Why we have Miranda rights

Whenever you watch a crime show on TV or in the movies there is almost inevitably that portion of the program where one of the detectives says, “you have the right to remain silent…” It means the cops have got the goods. It creates dramatic finality and seems to suggest that the bad guy is headed for the Graybar Hilton for a long, long time.

  • BY Wire Service
  • Thursday, June 19, 2008 11:22pm
  • Opinion

Whenever you watch a crime show on TV or in the movies there is almost inevitably that portion of the program where one of the detectives says, “you have the right to remain silent…” It means the cops have got the goods. It creates dramatic finality and seems to suggest that the bad guy is headed for the Graybar Hilton for a long, long time.

Just about everybody knows the term “Miranda Warning.” Have you ever stopped to think about exactly what that is and why police officers provide the warning? Unless you know your civics very well, (or attended law school), most people do not.

The right of a person suspected of a crime to “remain silent,” or in other words not incriminate themselves, is based on the Fifth Amendment to the Constitution. That part of the Bill of Rights states a person cannot be compelled to be a witness against themselves, and that they can’t be tried twice for the same crime (double jeopardy).

So why am I getting into the Constitution? Because the way the courts interpret it and the way law enforcement officers work with the court’s expectations have a very specific effect on how we do business and how people are treated.

Those of us in law enforcement are given a lot of authority and a public trust that we should not violate. Police officers can take away a person’s liberty and in extreme circumstances, even take a life. That’s a big deal and we know it, and while we constantly monitor and train our officers to be prepared for violent confrontations, we also are reminded that most of our job is community service. The faith and trust of our residents is paramount to us.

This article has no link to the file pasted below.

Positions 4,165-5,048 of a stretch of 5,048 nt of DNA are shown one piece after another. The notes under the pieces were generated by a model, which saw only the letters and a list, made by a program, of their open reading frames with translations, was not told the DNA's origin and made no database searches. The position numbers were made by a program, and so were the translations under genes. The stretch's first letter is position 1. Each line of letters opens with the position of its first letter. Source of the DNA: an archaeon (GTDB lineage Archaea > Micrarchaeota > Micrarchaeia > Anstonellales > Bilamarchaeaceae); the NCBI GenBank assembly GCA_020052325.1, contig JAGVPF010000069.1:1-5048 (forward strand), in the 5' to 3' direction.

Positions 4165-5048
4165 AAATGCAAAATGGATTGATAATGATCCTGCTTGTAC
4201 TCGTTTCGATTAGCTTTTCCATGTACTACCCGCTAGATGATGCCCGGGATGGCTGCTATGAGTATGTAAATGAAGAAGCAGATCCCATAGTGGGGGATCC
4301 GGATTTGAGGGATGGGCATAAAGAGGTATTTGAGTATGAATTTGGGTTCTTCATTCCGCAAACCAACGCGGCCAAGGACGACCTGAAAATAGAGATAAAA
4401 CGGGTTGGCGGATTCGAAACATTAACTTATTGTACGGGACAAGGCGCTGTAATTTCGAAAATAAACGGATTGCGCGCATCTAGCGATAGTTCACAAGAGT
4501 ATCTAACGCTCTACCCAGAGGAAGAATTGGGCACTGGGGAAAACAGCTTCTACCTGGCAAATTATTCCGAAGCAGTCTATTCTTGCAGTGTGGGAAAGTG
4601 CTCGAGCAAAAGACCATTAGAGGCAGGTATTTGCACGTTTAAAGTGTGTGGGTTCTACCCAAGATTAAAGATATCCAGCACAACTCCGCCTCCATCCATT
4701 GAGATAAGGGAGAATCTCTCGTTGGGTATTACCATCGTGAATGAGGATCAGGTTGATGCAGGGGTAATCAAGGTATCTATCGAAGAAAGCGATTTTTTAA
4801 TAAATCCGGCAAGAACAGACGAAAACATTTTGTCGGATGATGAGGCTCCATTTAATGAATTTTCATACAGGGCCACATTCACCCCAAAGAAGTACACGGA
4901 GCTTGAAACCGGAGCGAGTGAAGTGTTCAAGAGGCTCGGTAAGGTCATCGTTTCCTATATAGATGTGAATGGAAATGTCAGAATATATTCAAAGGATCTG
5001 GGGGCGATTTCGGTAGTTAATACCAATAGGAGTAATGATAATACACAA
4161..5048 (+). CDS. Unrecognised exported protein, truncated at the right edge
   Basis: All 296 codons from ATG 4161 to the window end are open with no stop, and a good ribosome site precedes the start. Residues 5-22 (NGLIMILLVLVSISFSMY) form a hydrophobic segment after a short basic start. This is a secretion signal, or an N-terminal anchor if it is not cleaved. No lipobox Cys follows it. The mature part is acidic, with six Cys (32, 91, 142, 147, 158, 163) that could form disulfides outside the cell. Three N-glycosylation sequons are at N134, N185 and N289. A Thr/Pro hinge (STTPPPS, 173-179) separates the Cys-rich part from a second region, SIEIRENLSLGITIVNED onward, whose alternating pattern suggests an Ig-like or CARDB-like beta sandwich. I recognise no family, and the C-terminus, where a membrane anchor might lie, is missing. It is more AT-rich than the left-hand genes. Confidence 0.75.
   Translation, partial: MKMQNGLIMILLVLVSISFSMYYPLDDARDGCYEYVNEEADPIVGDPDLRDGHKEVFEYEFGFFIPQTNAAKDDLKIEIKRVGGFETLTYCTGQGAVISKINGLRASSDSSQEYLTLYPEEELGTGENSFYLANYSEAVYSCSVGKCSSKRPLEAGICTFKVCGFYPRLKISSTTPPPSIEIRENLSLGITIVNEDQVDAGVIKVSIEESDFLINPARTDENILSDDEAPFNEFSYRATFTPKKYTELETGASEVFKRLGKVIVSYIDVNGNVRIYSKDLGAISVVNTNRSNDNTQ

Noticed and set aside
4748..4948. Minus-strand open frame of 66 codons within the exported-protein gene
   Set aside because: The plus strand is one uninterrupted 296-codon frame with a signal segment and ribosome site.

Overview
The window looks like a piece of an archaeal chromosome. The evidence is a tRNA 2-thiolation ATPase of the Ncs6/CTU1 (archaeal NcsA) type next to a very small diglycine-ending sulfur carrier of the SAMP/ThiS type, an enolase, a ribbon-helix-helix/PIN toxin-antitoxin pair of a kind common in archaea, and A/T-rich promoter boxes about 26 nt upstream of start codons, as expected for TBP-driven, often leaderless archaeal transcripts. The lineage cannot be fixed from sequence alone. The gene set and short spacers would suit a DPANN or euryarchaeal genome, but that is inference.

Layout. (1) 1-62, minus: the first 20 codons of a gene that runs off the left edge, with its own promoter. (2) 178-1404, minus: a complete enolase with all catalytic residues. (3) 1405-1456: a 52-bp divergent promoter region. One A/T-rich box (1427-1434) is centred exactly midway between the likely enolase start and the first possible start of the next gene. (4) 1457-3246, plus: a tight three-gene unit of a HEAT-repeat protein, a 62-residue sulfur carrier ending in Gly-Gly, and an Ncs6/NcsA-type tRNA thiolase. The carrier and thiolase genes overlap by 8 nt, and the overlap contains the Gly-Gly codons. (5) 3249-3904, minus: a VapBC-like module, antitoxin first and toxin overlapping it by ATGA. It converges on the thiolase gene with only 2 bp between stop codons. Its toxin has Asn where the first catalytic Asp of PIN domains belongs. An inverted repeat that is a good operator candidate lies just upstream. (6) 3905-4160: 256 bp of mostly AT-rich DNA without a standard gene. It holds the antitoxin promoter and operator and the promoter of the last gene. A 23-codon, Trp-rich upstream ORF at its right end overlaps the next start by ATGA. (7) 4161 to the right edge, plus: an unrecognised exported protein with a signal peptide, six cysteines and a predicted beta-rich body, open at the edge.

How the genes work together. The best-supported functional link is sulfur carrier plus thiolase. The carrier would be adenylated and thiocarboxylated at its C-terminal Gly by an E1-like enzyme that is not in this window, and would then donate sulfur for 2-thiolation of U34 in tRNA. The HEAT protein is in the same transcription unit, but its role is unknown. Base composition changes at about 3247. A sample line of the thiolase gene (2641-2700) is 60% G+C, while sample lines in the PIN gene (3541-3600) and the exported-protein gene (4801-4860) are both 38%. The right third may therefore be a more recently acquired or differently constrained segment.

Years ago, when a person was picked up by the police they would sometimes be interrogated for hours, and not allowed to see a lawyer. They would be questioned continuously, sometimes threatening or inferring violence. That’s hard to fathom today, because both the courts and the profession overall has moved on.

The Supreme Court cases that have become part of our lexicon, like “Brown vs. Board of Education,” have noble people at the center. Although the Miranda case is important and changed the way the police interact with the public, the person at the heart of the case itself was not noble, and the way his case was handled shows exactly why the court’s decision was correct.

Ernesto Miranda was accused of sexual assault of a young girl. The criminal case went all the way to the Supreme Court based on the argument that because he had not been specifically advised of his right to remain silent, his due process rights were violated. The court agreed, and to this day we read the Miranda rights to suspects. The police in the Miranda case, however, simply turned around and found additional evidence and Miranda was convicted.

That’s the point—far from reducing the effectiveness of the police, the case clarified the rules and worked to make cases even stronger.

Miranda served his sentence, was released and later was killed in a bar fight. It is worth mentioning that the man who killed him was read his Miranda rights before questioning.

Miranda was a bad guy who through strange circumstance has his name attached to a significant court case. Today, with the Miranda requirement instilled in everything the police do, studies show the rate of successful prosecutions is higher than it was before Miranda. A strong argument could be made that the Miranda decision was the first big step in changing law enforcement from a trade to a profession. Effective public safety and respect for the rights of the accused are not mutually exclusive.

Have a great week.


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Don C. Brunell is a business analyst, writer and columnist. He is a former president of the Association of Washington Business, the state’s oldest and largest business organization, and lives in Vancouver. Contact thebrunells@msn.com.
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